July 14 2023
Not a week appears to go by where we aren’t discussing inflation. Despite our best efforts to find something else to discuss, we again start with that topic, given the impact that it has had on markets this week. On Wednesday we saw the release of inflation data for the US to June. This delivered a positive surprise, with inflation coming out at 3%, lowering than the consensus expectation of 3.1%. This was also below the previous reading of 4%.
The reading of 3% represented the lowest year on year figure seen since March 2021. Falling energy costs, some being due to base effects, are proving disinflationary. The level of food inflation also fell. Catching the eyes of market commentators, however, was the continued fall in consumer services excluding shelter element. This has been Jerome Powell’s preferred measure of what has become termed ‘sticky inflation’ and nicknamed as the ‘Powell Indicator’. A fall here therefore was most welcomed by the market, equities and especially fixed income.
At the same time, we saw the release of the US producer price index to the end of June. This measures the change in the prices paid to US producers of goods and services. Year on year, this fell to 0.1% which was below the consensus forecast of 0.4%. What influence does this have? Some market commentators believe that the path of producer prices is a leading indicator to the future direction of consumer prices. If that indeed is the case, then the latter could be heading back towards the target range sooner than what is currently expected.
The release of this data has meant that we have seen a fall in future interest rate expectations. A further hike of 0.25% remains expected, which will take the Fed Funds Rate to the 5.25%-5.5% range. Prior to this data, another rate hike had been priced in, but that now looks less certain. Futures also imply that rates will fall a lot quicker during 2024 than had been expected. Now, we have seen these expectations gyrate significantly elsewhere, so this is by no means a nailed-on certainty, but still, it represents the other side to the coin compared to last week, where it was all about rates having to go higher still.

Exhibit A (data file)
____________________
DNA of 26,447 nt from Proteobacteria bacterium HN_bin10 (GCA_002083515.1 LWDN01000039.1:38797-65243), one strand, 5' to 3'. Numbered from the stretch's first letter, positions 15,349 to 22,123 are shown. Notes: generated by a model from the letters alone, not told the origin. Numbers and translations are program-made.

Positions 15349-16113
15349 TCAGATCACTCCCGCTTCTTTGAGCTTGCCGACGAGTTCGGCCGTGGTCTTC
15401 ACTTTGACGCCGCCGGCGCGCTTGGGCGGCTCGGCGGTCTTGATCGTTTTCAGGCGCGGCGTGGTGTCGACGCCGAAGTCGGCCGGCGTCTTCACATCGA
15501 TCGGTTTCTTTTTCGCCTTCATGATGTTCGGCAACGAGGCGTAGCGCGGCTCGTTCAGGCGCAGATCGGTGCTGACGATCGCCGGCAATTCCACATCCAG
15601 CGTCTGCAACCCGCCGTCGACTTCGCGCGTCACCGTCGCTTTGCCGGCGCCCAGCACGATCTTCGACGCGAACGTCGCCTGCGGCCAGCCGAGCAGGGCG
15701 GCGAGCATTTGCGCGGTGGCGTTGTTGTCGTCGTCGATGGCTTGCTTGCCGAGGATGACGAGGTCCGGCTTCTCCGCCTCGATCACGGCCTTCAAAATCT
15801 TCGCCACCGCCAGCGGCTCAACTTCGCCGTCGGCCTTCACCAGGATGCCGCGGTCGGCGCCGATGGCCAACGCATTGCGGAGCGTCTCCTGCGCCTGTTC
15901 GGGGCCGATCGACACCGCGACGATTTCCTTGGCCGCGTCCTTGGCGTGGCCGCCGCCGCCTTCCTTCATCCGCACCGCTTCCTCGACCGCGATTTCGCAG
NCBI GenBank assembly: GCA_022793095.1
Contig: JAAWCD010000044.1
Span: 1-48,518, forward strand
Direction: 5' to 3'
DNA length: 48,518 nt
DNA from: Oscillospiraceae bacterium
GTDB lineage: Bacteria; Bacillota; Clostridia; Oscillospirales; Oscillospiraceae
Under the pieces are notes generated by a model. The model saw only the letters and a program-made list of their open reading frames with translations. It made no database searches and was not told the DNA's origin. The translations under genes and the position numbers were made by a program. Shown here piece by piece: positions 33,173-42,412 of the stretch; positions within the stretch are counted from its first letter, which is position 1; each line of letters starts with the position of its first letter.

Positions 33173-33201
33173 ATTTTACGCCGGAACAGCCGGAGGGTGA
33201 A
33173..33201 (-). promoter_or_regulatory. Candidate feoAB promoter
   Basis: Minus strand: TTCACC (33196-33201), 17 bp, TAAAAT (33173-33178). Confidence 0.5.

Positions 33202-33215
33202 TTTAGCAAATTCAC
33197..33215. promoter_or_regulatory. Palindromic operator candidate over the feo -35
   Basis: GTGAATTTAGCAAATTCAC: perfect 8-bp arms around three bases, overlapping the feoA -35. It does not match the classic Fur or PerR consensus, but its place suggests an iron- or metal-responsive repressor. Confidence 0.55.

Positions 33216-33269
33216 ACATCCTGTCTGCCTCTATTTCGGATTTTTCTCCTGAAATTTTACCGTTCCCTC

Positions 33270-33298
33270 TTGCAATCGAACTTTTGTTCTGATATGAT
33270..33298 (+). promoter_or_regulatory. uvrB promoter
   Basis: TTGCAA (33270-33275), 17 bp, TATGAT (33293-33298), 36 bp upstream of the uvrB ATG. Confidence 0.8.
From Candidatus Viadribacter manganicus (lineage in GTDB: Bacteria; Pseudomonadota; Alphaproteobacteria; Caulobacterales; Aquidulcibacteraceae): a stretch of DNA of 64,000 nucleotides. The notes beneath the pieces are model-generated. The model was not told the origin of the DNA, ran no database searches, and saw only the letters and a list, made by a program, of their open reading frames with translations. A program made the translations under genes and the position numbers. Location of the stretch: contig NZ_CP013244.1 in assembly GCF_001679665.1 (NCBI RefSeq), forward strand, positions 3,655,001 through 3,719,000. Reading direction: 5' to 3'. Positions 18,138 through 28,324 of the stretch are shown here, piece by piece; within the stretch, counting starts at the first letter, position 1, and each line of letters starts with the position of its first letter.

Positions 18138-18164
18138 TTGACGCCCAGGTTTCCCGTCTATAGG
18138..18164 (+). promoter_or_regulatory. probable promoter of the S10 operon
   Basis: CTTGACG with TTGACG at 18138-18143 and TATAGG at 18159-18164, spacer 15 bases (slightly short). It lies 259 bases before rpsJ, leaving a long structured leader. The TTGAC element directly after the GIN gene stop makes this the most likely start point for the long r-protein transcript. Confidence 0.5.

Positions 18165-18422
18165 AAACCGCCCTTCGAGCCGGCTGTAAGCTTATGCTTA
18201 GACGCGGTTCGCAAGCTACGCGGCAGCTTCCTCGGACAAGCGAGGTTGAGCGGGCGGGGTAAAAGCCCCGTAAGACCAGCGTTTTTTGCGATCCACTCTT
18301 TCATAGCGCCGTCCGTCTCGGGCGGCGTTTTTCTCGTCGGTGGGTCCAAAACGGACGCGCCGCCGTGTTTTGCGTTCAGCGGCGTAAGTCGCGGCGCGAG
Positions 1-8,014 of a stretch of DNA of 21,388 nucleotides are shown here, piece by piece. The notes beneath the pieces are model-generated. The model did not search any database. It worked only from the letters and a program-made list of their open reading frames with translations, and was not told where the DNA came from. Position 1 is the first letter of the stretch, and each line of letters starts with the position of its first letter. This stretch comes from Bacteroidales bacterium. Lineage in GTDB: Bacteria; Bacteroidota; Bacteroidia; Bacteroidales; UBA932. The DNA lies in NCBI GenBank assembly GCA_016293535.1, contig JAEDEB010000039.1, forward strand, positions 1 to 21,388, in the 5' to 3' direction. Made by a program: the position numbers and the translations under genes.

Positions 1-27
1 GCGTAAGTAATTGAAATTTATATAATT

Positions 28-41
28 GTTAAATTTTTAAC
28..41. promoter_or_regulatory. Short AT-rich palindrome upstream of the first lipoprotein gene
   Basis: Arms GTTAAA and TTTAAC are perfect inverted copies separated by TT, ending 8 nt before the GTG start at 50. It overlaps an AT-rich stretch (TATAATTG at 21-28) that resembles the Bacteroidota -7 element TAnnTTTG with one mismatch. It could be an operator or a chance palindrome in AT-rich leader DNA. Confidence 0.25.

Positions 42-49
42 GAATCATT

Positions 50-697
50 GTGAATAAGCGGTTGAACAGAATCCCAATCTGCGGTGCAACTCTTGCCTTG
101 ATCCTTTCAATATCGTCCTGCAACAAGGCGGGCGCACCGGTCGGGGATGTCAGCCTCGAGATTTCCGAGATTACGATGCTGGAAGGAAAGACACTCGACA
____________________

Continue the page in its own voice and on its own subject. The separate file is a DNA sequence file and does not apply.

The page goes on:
This was perceived as positive news for both the equity and bond market, not just in the US but also in the UK. From the 7th to close on the 13th July, the FTSE 250 was up over 4%, the FTSE 100 up 2.6% and the S&P 500 up 2.54% in local currency terms, total return basis. Gilts, meanwhile, as measured by the ICE BofA UK Gilts All Stocks index, were up almost 1.5%, with their US counterparts up over 1.75%.
UK markets, in particular the banking sector, were also helped by the release of the Bank of England UK Banking Sector Stress Test. Even though some of the assumptions made for this were worse than those seen through the global financial crisis, the survey concluded that banks would come through it well, all things considered. So, we end the week on a positive note, long may it continue.
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